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Dutch Court Order To Halt F-35 Part Exports To Israel May Influence Other Nations, Says Oxfam Policy Advisor

12.02.2024 20:57

Political pressure could increase on Israel to abide by international humanitarian law, Dirk Jan Jalvingh says.

By Muhammed Enes Calli

ISTANBUL (AA) — A Dutch court on Monday ordered the country's government to stop supplying Israel F-35 fighter jet parts that it uses in deadly airstrikes on the Gaza Strip.

Emphasizing a "clear risk" that the exported parts might be used in war crimes, the verdict requires the Dutch government to comply within seven days but retains the option to file an appeal with the Supreme Court.

The legal action, initiated in December, was led by a group of organizations, including Oxfam and Amnesty.

"The reason why we sue the Dutch government is because it's really the last step that we had in order to get them to adhere to their obligations under international law," Dirk Jan Jalvingh, an Oxfam policy advisor on conflict and humanitarian response, told Anadolu.

"We also know that the parts that the Dutch government is supplying on the F-35, that is likely contributing to serious violation of international humanitarian law."

Despite the Dutch government's continued supply of this miliatary equipment, which constitutes a "violation of its own obligations," the primary purpose of their court action is to compel adherence to these obligations, he added.

"And today, the court has ruled, fortunately, that is indeed correct. The minister and the government, indeed, were incorrect in supplying these weapons and to continue supplying those."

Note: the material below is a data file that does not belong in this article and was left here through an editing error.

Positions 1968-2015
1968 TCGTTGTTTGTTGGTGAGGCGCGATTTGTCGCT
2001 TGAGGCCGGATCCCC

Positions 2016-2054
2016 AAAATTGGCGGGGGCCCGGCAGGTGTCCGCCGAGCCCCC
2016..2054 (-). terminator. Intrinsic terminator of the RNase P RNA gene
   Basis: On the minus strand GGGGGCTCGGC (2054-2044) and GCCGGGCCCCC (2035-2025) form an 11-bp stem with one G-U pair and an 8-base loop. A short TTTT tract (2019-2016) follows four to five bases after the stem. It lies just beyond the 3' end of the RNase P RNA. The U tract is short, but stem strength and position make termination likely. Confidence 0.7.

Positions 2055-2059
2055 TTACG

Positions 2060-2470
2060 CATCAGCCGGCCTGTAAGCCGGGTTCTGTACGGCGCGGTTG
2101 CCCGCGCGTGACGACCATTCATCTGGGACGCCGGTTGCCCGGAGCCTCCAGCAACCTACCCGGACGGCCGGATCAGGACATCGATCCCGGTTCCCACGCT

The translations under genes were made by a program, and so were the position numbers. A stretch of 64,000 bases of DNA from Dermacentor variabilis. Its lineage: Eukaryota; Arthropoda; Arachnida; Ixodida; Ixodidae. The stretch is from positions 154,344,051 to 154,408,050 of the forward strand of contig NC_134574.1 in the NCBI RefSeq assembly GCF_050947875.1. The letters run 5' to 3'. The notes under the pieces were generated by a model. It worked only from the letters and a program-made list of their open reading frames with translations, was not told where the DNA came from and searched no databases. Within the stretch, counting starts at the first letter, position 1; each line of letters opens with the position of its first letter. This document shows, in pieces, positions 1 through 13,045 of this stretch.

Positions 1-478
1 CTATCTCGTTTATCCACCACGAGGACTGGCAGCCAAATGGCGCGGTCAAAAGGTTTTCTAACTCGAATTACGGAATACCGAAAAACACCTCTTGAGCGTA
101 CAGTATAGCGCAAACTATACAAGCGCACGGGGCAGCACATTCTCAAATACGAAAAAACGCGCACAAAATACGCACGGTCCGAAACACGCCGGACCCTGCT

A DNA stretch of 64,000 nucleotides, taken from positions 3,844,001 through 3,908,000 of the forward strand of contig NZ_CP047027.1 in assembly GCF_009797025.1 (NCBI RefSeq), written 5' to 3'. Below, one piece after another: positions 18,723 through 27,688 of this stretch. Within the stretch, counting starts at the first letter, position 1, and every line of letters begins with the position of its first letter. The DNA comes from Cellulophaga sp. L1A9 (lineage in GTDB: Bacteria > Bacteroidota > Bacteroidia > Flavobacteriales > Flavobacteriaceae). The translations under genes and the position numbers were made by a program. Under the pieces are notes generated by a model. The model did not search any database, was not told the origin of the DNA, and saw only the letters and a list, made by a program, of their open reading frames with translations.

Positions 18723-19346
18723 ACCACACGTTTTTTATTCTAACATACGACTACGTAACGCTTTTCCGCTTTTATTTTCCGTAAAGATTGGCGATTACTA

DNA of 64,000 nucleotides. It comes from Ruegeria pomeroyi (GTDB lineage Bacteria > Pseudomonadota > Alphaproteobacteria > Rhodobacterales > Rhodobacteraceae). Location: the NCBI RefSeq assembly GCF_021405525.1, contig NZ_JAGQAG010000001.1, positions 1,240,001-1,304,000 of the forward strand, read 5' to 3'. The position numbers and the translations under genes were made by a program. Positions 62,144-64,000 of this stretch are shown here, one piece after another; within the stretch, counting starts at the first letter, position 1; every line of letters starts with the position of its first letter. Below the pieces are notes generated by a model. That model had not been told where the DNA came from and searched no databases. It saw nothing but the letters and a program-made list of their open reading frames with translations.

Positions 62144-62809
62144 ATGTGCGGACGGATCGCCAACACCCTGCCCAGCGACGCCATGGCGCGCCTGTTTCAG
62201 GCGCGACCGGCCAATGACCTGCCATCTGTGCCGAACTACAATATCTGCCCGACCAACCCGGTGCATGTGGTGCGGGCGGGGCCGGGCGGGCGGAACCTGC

"So now, we have to stop doing that within seven days."

In December, the court rejected the lawsuit, stating that the government possesses considerable means in evaluating political and policy considerations related to arms exports.

Nevertheless, the appeals court rejected this argument, asserting that political and economic considerations do not take precedence over the evident danger of breaches of the laws of war.

Before applying to the court, Jalvingh said humanitarian groups had held meetings with officials, including Prime Minister Mark Rutte, but that all of those conversations were "relatively fruitless," he added.

"The Dutch government was saying to us that they don't have enough information that violations of humanitarian law was taking place. They don't have enough information to make a decision on to supply their arms," he added.

The only thing they consistently emphasized is that Israel has the right to defend itself, he said, adding that they disagreed on how the war is being waged.

Cross-border influence

On the significance of the Netherlands in delivering these fighter jet parts, Jalvingh said the country was home to a regional warehouse for spare F-35 parts.

This warehouse supplies parts to various countries in the region, including European nations and Israel, he added.

"So, what they do is they store the F-35 parts and then, further on, supply them onwards to other countries."

On whether the court ruling could impact the sale of F-35 parts by other European countries to Israel, he said that all weapon-supplying countries must adhere to their international legal obligations on this matter regardless of foreign policy considerations.